Mozart: Le nozze di Figaro
Giuseppe Valdengo, baritone (Count Almaviva), Victoria de los Angeles, soprano (Countess Almaviva), Nadine Conner, soprano (Susanna), Cesare Siepi, bass (Figaro), Mildred Miller, mezzo-soprano (Cherubino), Jean Madeira, mezzo-soprano, (Marcellina), Salvatore Baccaloni, bass (Dr. Bartolo). Chorus and Orchestra of the Metropolitan Opera, New York, Fritz Reiner, cond.
Bongiovanni GB 1181/82-2 (2 CDs). (F) (ADD) TT: 2:37:51


This Bongiovanni release documents the 1 March 1952 Saturday Metropolitan Opera broadcast of Mozart’s Le nozze di Figaro. In the opening week of the 1951 season, the Met presented Nozze, featuring a cast that, with two exceptions, duplicates that of the broadcast. In the later performance Giuseppe Valdengo replaces John Brownlee as the Count Almaviva, and Lawrence Davidson sings Antonio, in place of Lorenzo Alvary.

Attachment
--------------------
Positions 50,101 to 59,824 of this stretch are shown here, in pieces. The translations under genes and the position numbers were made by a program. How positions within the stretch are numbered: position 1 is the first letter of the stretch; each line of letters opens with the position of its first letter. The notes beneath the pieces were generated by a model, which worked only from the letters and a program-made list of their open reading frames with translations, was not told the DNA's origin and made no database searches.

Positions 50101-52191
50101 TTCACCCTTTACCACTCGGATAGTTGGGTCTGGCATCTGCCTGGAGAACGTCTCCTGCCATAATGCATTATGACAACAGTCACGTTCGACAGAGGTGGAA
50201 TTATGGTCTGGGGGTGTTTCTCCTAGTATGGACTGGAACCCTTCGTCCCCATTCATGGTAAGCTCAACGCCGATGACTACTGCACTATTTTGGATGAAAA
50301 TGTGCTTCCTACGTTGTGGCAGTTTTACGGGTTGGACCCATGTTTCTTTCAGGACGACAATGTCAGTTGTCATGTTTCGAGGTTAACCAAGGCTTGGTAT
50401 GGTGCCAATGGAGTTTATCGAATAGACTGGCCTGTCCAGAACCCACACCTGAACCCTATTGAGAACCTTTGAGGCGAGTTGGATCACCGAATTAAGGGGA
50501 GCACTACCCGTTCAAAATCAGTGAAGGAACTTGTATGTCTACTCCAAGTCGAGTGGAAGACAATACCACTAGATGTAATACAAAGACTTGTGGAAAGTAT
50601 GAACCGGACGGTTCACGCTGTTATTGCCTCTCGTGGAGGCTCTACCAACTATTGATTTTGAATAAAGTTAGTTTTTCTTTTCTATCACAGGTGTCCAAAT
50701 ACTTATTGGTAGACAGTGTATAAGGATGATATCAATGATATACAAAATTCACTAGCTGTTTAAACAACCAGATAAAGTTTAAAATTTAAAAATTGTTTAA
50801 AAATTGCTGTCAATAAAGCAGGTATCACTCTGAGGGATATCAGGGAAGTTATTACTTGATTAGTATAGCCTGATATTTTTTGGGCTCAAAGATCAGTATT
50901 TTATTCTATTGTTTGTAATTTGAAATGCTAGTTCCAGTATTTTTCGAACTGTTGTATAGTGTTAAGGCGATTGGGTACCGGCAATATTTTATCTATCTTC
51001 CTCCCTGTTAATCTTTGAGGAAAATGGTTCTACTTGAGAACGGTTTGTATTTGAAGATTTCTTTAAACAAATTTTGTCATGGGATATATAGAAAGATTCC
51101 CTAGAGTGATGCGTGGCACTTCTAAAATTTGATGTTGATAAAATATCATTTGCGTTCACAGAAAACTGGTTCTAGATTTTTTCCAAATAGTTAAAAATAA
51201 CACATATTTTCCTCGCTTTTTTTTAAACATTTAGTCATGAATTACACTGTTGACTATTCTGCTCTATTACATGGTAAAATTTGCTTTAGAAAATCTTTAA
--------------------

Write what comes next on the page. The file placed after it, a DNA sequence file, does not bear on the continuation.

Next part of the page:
This is in many ways a stunning performance, one that quickly moves near the top of my list, along with the Erich Kleiber London and Carlo Maria Giulini EMI recordings. As in the case of those two studio issues, the Met performance has at the helm a great maestro who was equally at home in the concert hall and opera house. Fritz Reiner here leads a performance that is a marvel of conception and execution. It is clear from the opening bars of the Overture that this Nozze will be a performance of incredible vigor. Indeed, this is one of the most vivacious and energetic performances of the opera I’ve ever heard. But Reiner also allows plenty of room for repose and delicacy. His accompaniments for the Countess’s “Porgi amor,” Cherubino’s “Voi che sapete,” and Susanna’s “Deh vieni” for example, all breathe and sing with the vocalists. Reiner paces the great Act II finale masterfully, allowing it to reach a stunning conclusion. But just about every measure of this performance is testimony to a master at the height of his powers. And because Fritz Reiner never made a studio recording of Le nozze di Figaro (or any Mozart opera, for that matter), this release is of considerable documentary value.